Catalogue number: WP7/110
Press cutting of an article by Wallace entitled 'Evolution can't explain the Soul', dated November 1910.
This large, double-page article is full of sensational quotes designed to engage readers. The article is from The World Magazine, 19 November 1910 (page 7). The headline reads: 'Prof. Wallace, Who Formulated the Darwinian theory fifty years ago, now rejects it. There was, he claims, a subsequent act of creation that gave to man a spirit or soul --- the difference between man and animals is unbridgeable.' This is extremely interesting as Wallace strongly defended 'Darwinian evolution' but increasingly, due to his spiritualist beliefs, felt he could not relate natural selection to human evolution. The article is richly illustrated with Wallace's portrait, and a biblical scene depicting Adam and Eve.
Wallace describes his wonder at human development. He gives an example of the blood flowing through our bodies which 'becomes at one point a hair, at another nail [or]...bone [or]...tissue [or]...skin...' Wallace cannot believe this happens without consciousness or direction. He believes there is a guidance of beings superior to us in power and intelligence. 'Call them spirits, angels, gods, what you will; the name is of no importance'.
He muses at the beauty and wonders of the natural world - the complexity of a feather, a bird flying - and suggests that 'evolution can explain a great deal; but the origin of a feather, and its growth, this is beyond our comprehension, certainly beyond the power of accident to achieve'.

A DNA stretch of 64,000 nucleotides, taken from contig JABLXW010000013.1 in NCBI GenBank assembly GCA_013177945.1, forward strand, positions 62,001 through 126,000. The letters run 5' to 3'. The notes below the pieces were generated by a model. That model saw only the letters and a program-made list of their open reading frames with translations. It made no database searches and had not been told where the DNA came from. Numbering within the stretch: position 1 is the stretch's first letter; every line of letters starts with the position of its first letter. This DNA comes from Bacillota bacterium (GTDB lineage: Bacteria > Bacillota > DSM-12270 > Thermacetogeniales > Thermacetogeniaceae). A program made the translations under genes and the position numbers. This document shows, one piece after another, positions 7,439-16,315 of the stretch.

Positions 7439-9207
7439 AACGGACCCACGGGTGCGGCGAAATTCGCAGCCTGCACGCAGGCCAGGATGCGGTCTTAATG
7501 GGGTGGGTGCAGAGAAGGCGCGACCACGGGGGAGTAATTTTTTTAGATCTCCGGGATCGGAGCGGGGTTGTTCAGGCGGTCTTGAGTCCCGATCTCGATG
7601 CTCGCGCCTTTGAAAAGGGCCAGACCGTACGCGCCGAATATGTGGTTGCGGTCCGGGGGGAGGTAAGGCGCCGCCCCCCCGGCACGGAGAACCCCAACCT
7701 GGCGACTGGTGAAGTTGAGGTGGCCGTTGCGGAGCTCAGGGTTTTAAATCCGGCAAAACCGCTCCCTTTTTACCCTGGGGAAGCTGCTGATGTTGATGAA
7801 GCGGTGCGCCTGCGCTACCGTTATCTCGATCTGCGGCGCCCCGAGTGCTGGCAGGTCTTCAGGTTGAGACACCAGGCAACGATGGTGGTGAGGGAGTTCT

Wallace ends with a controversial paragraph: 'Materialism is dead for all intelligent minds. There are laws of nature but they are purposeful. Everywhere we look we are confronted by power and intelligence...'
The magazine takes the opportunity to sensationalise Wallace's remarks in a very non-scientific and inaccurate way. For example, a caption box explains to readers what evolution means, rather biased against Darwin: 'The Darwinian theory of Evolution (Originally formulated by Charles Darwin and Prof. Alfred Russel Wallace fifty years ago.) That all animate life sprang from a single primordial germ, from which all species have descended through the struggle for existence, through natural selection and survival of the fittest. That there was not, strictly speaking, a first man and first woman (the Adam and Eve of the Bible). That the structure of the human body leads to an assumption of an ape-like ancestor. That man originated from the same branch of the monkey family.'
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